Friday, November 3, 2017

Plymouth Union


Plymouth Union / 10x10

I had a charmed and lucky childhood - and I know this for sure, even though I can't remember much of it, not specifically.

One thing I do remember is that we had a condo on a small ski mountain in Plymouth Union, Vermont. We went there nearly every weekend in the winters for many years. Only now do I realize what a tremendous amount of work this must have meant for my mother.

At the time, though, it was just fun. We skied, we hung out with friends, and one winter, we lived there. I went to school in Woodstock (this is one of many things that I know happened, but which I can't remember at all).

What I do remember is the landscape, the shapes of the mountains, the curve of the road along the edge of a lake, the spires of the trees, the quality of the light. No events, few people, only a few days here and there. But the landscapes stay with me, and on this trip, welcome me back.

I made this painting in the parking lot of what had been a convenience store and gas station near the foot of Round Top Mountain, where we skied and lived. The store is closed and deserted, as is the RV park next door, which I believe is what I painted.

What I love is the bright flame of yellow, golden, translucent leaves shimmering on the trees behind the ones already bare, already wintry. And I love the colors in the field, picking up the golden light of the air and of the trees.

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Vermont Country Store


One thing I do remember from my teen years in Vermont is the Vermont Country Store. When we were little, and driving back to Connecticut from Vermont on winter Sundays, we almost always stopped at the Vermont Country Store. Our parents let us get a small bag of penny candy. Now, I realize that that candy was not only a treat but also a way to keep us quiet for most of the drive. (You can see the current candy room in the photo at left).
At that point, the Vermont Country Store was just one building, and not very large. The double doors opened into a not very well lighted space, longer than it was wide. The floor boards were dusty and worn, and creaked underfoot. The candy counter was off to the left, and you had to tell a man behind the counter what you wanted, and he would put it in a little brown paper bag and let you know your total. My favorites were Mary Janes and Squirrel Nuts, candies I believe I'd avoid now because I'd be so sure they'd pull my fillings out.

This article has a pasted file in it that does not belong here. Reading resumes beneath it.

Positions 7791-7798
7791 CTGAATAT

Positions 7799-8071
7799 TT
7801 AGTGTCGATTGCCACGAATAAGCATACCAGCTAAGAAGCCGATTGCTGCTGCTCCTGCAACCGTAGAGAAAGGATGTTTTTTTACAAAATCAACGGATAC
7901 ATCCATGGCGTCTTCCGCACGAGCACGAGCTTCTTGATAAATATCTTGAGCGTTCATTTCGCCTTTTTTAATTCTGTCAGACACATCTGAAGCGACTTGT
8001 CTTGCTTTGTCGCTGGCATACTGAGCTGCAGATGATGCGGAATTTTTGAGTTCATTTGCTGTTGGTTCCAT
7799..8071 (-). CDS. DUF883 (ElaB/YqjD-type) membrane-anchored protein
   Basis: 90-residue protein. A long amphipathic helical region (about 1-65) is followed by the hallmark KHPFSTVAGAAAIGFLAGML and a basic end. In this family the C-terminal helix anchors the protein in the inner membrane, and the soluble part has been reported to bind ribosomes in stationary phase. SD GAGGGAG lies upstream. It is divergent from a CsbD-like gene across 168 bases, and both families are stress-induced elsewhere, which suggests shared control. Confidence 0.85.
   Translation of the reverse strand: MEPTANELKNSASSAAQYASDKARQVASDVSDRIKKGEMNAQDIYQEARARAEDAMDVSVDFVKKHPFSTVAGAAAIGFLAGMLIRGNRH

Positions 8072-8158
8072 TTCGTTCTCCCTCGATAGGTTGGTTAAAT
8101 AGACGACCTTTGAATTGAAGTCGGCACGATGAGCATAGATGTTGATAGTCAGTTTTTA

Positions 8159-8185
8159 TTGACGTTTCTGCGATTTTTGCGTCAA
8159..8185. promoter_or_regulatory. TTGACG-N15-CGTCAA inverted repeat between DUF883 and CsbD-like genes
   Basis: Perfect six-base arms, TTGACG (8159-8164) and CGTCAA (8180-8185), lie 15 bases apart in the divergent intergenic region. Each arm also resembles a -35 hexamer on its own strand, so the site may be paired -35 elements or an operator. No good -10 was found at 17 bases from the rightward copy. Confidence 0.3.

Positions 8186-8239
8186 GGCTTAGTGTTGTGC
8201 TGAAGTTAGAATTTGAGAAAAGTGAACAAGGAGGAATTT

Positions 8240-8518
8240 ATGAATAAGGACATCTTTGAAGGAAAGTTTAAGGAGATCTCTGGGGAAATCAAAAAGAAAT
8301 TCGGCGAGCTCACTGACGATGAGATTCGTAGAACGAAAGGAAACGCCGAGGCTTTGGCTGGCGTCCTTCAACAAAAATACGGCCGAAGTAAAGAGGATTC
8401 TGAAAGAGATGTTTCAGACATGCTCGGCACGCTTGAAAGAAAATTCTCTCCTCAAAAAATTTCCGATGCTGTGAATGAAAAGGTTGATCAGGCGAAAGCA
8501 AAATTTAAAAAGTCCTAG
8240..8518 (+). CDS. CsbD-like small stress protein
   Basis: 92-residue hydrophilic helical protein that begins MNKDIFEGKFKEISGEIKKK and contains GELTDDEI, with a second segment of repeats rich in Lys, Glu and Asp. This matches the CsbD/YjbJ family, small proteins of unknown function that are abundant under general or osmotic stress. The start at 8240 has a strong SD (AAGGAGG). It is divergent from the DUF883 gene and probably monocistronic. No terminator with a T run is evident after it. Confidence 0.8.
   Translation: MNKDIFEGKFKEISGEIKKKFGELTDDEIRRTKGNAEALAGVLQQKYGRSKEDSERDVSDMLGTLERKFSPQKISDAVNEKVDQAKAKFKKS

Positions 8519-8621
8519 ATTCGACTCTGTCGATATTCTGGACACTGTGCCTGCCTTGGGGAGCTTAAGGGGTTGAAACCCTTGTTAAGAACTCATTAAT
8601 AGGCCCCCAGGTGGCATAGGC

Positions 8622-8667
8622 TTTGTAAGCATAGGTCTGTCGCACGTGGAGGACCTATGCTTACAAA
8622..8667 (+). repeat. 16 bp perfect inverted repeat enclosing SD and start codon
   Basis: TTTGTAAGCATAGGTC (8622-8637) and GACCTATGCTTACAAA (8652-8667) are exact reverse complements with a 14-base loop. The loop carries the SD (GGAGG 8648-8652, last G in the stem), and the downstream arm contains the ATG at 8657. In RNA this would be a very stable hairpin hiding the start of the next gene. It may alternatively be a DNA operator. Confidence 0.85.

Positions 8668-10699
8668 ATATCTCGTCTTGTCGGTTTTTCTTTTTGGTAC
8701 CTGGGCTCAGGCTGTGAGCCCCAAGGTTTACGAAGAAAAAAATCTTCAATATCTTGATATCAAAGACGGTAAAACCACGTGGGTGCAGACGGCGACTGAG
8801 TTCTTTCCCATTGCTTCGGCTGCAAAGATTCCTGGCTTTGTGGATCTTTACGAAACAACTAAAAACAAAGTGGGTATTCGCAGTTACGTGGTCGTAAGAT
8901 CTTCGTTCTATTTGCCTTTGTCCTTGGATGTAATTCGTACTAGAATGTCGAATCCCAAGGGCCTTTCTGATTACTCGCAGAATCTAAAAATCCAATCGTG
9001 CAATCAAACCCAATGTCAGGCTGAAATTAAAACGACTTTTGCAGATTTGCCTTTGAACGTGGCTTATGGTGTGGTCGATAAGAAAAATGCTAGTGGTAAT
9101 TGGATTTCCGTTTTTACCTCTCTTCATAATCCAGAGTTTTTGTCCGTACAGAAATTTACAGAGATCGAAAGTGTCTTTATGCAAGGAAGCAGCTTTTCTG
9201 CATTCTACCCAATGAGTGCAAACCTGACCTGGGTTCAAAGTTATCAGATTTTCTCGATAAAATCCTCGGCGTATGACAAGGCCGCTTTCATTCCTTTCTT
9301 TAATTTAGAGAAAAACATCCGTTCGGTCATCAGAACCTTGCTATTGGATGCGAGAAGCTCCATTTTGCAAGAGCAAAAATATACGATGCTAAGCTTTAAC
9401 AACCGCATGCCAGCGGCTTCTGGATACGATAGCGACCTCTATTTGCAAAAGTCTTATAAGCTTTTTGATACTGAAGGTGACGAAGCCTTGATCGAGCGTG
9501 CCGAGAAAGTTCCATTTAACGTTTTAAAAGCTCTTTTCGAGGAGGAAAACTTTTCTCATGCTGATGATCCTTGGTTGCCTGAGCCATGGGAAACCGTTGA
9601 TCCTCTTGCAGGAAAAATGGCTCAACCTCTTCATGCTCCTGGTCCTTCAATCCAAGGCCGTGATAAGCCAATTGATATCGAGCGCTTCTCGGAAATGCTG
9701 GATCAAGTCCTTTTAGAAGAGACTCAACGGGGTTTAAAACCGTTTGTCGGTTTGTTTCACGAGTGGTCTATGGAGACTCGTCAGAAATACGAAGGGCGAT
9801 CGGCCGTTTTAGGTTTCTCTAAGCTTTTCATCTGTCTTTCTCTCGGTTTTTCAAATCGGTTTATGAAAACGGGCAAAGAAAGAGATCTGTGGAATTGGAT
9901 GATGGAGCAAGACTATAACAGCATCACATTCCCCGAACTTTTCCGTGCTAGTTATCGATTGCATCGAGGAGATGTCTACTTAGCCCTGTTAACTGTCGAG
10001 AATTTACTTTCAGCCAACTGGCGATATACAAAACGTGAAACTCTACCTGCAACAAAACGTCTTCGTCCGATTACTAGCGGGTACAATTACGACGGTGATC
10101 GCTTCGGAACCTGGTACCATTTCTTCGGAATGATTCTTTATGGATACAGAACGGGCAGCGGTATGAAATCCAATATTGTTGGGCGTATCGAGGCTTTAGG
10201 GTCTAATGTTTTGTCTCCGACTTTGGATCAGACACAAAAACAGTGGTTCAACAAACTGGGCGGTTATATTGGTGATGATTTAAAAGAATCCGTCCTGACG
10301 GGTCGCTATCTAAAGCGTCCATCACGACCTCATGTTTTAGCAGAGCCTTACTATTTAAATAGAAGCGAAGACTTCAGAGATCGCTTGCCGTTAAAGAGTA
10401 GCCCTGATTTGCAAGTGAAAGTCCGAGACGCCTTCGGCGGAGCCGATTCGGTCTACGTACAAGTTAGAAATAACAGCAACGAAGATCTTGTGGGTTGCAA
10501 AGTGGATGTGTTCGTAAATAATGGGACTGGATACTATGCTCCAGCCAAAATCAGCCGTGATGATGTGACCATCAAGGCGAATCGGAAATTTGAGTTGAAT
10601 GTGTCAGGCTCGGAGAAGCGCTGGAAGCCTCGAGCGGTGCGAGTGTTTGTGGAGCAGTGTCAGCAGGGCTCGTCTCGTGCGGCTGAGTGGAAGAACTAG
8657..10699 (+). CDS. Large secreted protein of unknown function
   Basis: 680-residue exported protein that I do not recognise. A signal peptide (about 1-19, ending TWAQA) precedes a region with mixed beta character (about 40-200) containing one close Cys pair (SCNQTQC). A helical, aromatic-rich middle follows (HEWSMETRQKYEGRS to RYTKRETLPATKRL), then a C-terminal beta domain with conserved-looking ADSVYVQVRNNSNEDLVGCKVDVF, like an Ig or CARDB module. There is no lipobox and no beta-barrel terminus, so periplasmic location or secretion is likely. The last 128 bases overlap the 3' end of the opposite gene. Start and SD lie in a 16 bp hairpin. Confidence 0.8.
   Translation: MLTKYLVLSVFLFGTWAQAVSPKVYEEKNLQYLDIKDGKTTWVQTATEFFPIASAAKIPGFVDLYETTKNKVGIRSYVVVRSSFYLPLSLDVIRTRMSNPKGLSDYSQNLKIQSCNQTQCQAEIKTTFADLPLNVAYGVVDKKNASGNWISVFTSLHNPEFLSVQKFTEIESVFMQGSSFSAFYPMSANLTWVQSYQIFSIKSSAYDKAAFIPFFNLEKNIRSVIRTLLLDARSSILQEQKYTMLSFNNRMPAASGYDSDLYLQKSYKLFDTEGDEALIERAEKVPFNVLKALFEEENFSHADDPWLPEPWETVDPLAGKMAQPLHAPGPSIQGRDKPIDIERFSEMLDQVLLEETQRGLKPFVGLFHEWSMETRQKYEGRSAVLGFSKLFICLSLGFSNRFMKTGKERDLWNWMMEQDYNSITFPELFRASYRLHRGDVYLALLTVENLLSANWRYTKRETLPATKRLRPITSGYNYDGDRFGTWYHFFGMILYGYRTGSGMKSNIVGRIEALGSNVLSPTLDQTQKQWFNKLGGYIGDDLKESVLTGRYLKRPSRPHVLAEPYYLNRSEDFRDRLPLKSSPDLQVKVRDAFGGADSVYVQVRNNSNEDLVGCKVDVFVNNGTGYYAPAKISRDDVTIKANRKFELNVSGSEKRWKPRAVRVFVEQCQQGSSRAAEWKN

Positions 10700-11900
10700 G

These days, the Vermont Country Store is a powerhouse, with a huge catalog, a big website, and a building that is a conglomeration of additions to that first, original building.

When I arrive, the large parking lot is jammed. Dozens of people - mostly men - sit in chairs and on benches on the front lawn. Inside, the store is crowded with goods, and people, and their dogs, who apparently are welcome.

The candy area is now a whole room, and you serve yourself, portioning sweets into that same small brown paper bag. The store goes on from there, with an apothecary room full of soaps and makeup and cure-alls, a sleepware area, a kitchen area and heaven knows what else. It was crowded, and it was hot, and it was emotionally jarring. I bought some candy for Peter, and took my leave.


  

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Dog of the Day
Can you see him? He's sitting on the stone wall, just to the right of the sign.

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A Final Thought

"Listen! The wind is rising and the air is wild with leaves.
We have had our summer evenings - now for October eves!"
- Humbert Wolfe





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